Cunningham also furthered her exploration of nude studies while working as a commercial photographer in Seattle. Several of her husband, Roi Partridge, represent his bare figure walking up tree-lined hills or leaping midair into a lake. Despite outcry from local media, which went so far as to claim “that a ‘whole gang of moral perverts’” were involved in Cunningham’s corporeal scenes, according to an ARTnews article, nude portraiture continued to be a compelling thematic interest for Cunningham throughout the years.
Toward the 1920s, Cunningham and Partridge would establish themselves in San Francisco, a city that eventually became Cunningham’s lifelong home. While caring for her family of three young children, her perspective was often limited to her immediate home surroundings. Nevertheless, the artist produced some of her most well-regarded works, including “Magnolia Blossom” (1925), during this time. The cupped, quotidian shapes of petals were sites of wonder to Cunningham, who framed her compositions as a reflection of their inner balance.
“Imogen Cunningham pursued photography with a singular passion,” says Meg Partridge, granddaughter to the famed artist. Partridge remembers her eccentric relative fondly, as a brilliant friend rather than an adoring grandmother. As a teenager, Partridge spent summers as a “spotter” at Cunningham’s studio, painting over small imperfections on photographic prints after they were developed.
“I remember painting ‘Magnolia Blossom,’” Partridge says. “And Imogen asked, ‘Meg, are you still working on that magnolia blossom?’ I said yes. And she said, ‘Oh, don’t worry about it, it’s just going to MoMA,’” Partridge says, chuckling. “There are prints like that which remind me how absolutely I adore the memory of my time with Imogen.”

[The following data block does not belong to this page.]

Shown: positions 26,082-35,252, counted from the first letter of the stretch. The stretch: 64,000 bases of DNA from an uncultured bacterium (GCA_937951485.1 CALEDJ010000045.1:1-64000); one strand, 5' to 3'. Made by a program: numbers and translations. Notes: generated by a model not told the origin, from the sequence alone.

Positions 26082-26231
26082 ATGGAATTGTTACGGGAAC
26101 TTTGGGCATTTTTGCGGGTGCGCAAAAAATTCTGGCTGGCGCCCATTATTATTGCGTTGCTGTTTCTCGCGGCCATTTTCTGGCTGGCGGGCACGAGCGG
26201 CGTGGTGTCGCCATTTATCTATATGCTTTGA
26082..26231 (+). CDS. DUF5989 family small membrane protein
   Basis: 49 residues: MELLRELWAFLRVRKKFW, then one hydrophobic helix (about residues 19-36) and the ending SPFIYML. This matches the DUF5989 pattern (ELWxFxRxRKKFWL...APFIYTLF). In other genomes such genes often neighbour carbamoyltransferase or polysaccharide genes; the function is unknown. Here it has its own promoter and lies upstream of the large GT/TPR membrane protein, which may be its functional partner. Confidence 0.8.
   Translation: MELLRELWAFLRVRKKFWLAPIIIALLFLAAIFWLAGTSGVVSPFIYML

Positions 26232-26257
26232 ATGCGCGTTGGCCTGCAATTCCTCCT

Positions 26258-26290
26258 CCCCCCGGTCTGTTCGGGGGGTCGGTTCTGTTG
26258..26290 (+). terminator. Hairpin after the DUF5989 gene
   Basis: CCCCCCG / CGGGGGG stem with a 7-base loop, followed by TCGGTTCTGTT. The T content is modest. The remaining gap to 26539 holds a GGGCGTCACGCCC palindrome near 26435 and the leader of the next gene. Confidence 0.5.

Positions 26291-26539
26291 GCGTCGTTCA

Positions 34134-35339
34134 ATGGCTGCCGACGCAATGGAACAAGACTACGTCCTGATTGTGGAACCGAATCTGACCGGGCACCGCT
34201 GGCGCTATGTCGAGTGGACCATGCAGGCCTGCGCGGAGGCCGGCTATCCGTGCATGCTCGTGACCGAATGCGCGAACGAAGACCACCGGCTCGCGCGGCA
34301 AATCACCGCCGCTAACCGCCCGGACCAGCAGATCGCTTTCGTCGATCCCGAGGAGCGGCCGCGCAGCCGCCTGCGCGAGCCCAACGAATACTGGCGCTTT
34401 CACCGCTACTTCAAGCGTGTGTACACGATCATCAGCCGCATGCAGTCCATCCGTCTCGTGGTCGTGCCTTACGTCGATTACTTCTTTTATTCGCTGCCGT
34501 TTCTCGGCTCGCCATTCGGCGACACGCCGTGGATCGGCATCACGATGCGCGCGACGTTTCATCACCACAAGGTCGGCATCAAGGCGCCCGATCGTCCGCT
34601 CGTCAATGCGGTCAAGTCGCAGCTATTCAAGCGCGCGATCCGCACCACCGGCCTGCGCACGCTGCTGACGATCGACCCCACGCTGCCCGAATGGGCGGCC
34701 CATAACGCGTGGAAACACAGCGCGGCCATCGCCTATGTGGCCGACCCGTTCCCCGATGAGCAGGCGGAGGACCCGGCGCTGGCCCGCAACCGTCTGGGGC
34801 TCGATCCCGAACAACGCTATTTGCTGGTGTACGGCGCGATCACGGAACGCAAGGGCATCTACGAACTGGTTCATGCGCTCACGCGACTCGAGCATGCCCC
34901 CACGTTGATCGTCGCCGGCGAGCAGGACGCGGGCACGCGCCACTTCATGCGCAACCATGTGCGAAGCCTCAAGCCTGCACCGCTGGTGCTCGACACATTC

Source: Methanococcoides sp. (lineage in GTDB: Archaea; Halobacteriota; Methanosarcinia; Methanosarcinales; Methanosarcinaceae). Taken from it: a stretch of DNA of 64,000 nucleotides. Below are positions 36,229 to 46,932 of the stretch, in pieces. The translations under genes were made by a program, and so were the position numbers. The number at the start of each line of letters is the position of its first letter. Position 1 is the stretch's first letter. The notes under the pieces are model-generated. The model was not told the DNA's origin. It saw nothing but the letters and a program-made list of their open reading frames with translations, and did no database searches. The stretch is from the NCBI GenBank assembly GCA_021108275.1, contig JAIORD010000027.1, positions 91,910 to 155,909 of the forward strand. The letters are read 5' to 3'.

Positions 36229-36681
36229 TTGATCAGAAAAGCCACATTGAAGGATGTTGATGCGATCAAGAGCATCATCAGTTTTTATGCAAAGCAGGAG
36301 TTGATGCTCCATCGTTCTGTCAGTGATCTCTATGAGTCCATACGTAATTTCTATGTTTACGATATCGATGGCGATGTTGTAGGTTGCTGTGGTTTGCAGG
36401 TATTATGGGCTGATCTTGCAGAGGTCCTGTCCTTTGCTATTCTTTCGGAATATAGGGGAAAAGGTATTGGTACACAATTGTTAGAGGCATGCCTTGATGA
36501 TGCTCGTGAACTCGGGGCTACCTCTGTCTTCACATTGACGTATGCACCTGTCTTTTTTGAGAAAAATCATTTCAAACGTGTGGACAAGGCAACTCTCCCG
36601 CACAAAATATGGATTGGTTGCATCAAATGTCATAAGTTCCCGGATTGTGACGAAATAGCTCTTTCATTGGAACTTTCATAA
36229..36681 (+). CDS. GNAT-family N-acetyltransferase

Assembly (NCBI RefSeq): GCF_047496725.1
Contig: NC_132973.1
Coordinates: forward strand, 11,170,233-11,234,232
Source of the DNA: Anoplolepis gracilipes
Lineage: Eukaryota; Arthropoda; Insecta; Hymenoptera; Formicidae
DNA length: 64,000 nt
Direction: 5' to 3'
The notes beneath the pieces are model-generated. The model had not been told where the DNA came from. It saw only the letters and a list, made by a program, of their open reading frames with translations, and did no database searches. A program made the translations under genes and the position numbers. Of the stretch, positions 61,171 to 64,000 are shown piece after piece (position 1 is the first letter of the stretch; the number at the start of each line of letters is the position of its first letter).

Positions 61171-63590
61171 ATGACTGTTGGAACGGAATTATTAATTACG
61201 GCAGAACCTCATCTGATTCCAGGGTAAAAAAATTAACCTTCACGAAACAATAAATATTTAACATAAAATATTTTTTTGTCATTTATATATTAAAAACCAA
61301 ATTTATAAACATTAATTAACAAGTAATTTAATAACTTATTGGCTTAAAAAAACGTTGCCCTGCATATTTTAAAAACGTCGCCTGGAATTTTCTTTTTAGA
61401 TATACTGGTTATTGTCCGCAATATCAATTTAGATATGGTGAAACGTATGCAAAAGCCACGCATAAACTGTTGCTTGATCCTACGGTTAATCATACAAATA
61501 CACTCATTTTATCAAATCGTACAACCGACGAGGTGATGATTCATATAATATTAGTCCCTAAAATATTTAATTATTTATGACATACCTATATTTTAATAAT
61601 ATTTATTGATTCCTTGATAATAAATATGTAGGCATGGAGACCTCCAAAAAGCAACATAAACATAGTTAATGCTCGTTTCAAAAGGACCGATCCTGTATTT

Partridge, who has the same distinct, aquiline profile as her grandmother, speaks from a studio at the Imogen Cunningham Trust, which houses an extensive collection of Cunningham’s original negatives and prints. Lopez Island in San Juan County is home to both Partridge and the Cunningham Trust, where Partridge oversees directorial duties.
Although many of the projects at the Cunningham Trust include transferring reproduction rights or loaning artworks out to exhibitions, including the one at SAM, the archives themselves are an invaluable resource for piecing together Cunningham’s life and work across the 20th century.
Bridget Nowlin, director of library services at Cornish College of the Arts, worked with Partridge and the Cunningham Trust to trace some of Cunningham’s works back to the college. “Imogen was an acquaintance of Nellie Cornish,” Nowlin says. Cornish founded the college in 1917. “Nellie knew Imogen’s work, and hired her to come and create a catalog. It’s a small little book.”
The Cornish College photos encompass dimensional, movement-filled scenes of art, music and dance. Nowlin located some of the prints at the Cunningham Trust, resulting in a 2015 exhibition at the college called “A Stitch in Time: Imogen at Cornish.” “I love this idea of walking the same halls as [Imogen] did, as well as of Nellie,” says Nowlin. “Being able to have those prints on exhibition at Cornish was such a treat.”